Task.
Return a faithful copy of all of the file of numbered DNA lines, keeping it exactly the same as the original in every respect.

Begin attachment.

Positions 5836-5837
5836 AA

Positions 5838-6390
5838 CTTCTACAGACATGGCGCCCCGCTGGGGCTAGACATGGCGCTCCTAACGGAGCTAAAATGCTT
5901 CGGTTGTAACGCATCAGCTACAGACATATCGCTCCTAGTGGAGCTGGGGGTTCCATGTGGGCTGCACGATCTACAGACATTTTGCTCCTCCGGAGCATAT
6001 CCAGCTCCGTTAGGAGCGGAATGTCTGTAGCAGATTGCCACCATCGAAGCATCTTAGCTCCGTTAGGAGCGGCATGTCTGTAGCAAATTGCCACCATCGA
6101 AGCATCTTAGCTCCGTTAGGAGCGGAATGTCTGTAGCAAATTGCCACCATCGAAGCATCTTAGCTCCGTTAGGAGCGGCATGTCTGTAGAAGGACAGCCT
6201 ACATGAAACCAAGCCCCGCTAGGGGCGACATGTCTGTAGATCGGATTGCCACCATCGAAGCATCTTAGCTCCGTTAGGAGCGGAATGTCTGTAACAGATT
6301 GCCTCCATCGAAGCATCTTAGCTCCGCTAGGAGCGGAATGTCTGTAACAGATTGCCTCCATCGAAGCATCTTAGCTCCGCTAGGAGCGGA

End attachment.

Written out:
Positions 5836-5837
5836 AA

Positions 5838-6390
5838 CTTCTACAGACATGGCGCCCCGCTGGGGCTAGACATGGCGCTCCTAACGGAGCTAAAATGCTT
5901 CGGTTGTAACGCATCAGCTACAGACATATCGCTCCTAGTGGAGCTGGGGGTTCCATGTGGGCTGCACGATCTACAGACATTTTGCTCCTCCGGAGCATAT
6001 CCAGCTCCGTTAGGAGCGGAATGTCTGTAGCAGATTGCCACCATCGAAGCATCTTAGCTCCGTTAGGAGCGGCATGTCTGTAGCAAATTGCCACCATCGA
6101 AGCATCTTAGCTCCGTTAGGAGCGGAATGTCTGTAGCAAATTGCCACCATCGAAGCATCTTAGCTCCGTTAGGAGCGGCATGTCTGTAGAAGGACAGCCT
6201 ACATGAAACCAAGCCCCGCTAGGGGCGACATGTCTGTAGATCGGATTGCCACCATCGAAGCATCTTAGCTCCGTTAGGAGCGGAATGTCTGTAACAGATT
6301 GCCTCCATCGAAGCATCTTAGCTCCGCTAGGAGCGGAATGTCTGTAACAGATTGCCTCCATCGAAGCATCTTAGCTCCGCTAGGAGCGGA